5. How do you think concepts such as Kindle and e-books have changed the present or future of reading?

E-books have changed reading greatly. I come from a neighborhood that didn’t have a library nor book store. It gives access to all. The double edged sword, however, is that it opened up publishing to any and everyone, which is good for inclusion, but bad for quality. Everyone who publishes doesn’t invest in editing, or advanced readers to look for structural issues, plausibility, or plot holes. With this free-for-all self-publishing world today, there’s no vetting of talent. We have writer’s who write like they’ve never even read a book, but they’re just putting a book out there since publishing can be the most low-cost, low-risk business venture there is. It’s these writers who have no respect or awareness of the social responsibility of literature itself, so we wind up with books written for shock value and no true substance. I still believe, however, that it is better now, with ebooks than before ebooks. Some of the best stories now on the digital shelf would’ve never seen the light of day. I cringe when I think of all the great black writer’s we never got to see because they couldn’t survive the white gaze of publishing houses prior to the e-book era.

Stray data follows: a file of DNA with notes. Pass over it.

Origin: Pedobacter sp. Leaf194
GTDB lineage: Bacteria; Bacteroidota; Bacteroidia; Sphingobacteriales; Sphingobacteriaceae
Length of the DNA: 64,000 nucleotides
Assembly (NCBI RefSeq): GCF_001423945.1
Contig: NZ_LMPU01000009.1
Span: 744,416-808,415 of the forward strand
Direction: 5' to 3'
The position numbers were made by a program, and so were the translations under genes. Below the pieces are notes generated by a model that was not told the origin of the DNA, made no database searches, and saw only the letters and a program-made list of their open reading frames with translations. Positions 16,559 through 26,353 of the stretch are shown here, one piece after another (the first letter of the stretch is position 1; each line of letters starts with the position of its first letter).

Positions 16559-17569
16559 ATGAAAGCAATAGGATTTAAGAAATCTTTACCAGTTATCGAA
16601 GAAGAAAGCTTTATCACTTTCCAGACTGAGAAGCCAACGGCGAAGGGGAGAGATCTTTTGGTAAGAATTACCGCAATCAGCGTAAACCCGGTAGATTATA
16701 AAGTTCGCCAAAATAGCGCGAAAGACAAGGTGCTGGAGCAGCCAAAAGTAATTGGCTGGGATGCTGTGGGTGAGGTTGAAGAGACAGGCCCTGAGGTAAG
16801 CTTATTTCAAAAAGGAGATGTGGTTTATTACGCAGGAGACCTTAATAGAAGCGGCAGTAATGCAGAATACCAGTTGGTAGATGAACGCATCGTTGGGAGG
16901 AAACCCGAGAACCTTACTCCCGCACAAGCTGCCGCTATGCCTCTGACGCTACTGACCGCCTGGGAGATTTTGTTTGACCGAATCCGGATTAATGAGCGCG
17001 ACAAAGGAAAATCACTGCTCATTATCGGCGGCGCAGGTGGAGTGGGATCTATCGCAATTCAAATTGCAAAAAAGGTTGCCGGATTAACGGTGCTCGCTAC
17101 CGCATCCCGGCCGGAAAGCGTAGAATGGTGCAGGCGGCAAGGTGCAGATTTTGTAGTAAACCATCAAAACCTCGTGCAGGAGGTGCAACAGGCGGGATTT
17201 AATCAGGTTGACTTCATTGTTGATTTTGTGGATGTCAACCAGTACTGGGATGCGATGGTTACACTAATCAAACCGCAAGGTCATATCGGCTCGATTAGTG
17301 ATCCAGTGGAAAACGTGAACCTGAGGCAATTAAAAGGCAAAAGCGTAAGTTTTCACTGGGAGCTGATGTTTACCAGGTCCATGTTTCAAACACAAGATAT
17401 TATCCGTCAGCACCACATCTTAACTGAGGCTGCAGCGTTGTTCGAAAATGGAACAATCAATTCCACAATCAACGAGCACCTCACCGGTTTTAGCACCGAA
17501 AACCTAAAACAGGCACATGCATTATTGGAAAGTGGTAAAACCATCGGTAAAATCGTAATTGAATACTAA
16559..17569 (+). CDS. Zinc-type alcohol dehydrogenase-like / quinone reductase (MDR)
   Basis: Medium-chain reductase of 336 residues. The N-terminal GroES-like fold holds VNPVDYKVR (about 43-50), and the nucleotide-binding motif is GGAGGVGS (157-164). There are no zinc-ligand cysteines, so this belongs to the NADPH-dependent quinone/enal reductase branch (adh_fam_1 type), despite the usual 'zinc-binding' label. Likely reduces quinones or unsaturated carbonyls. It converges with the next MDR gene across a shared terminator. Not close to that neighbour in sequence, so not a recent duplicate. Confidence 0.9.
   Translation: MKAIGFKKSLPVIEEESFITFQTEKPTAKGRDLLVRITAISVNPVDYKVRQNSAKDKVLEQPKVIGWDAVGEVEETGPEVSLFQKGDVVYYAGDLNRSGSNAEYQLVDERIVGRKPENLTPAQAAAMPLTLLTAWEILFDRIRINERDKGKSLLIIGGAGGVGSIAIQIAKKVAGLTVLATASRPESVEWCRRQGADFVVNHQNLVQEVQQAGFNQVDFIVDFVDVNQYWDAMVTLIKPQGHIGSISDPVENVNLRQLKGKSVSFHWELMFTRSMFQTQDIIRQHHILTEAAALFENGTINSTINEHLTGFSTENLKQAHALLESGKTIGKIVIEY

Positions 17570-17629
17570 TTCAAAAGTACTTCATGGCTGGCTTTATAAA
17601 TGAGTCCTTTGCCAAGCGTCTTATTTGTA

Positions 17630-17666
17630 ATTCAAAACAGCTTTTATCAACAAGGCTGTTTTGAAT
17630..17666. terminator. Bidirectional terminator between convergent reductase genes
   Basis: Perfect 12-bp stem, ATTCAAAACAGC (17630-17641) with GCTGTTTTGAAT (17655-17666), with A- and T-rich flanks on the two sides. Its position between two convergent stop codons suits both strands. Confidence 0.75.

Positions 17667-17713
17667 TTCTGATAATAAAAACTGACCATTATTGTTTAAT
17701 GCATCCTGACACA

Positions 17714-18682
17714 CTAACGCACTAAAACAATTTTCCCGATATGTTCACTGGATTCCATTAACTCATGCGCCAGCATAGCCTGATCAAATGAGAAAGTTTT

6. What is your favorite word, and why?

My favorite word is hack – but not hack as it relates to computer espionage, cutting or chopping off, or hack as a shortcut. I’m talking about vomit. Hack is an ugly word, but I respect its pure impact. Saying hack, aloud, is nearly doing what the word describes.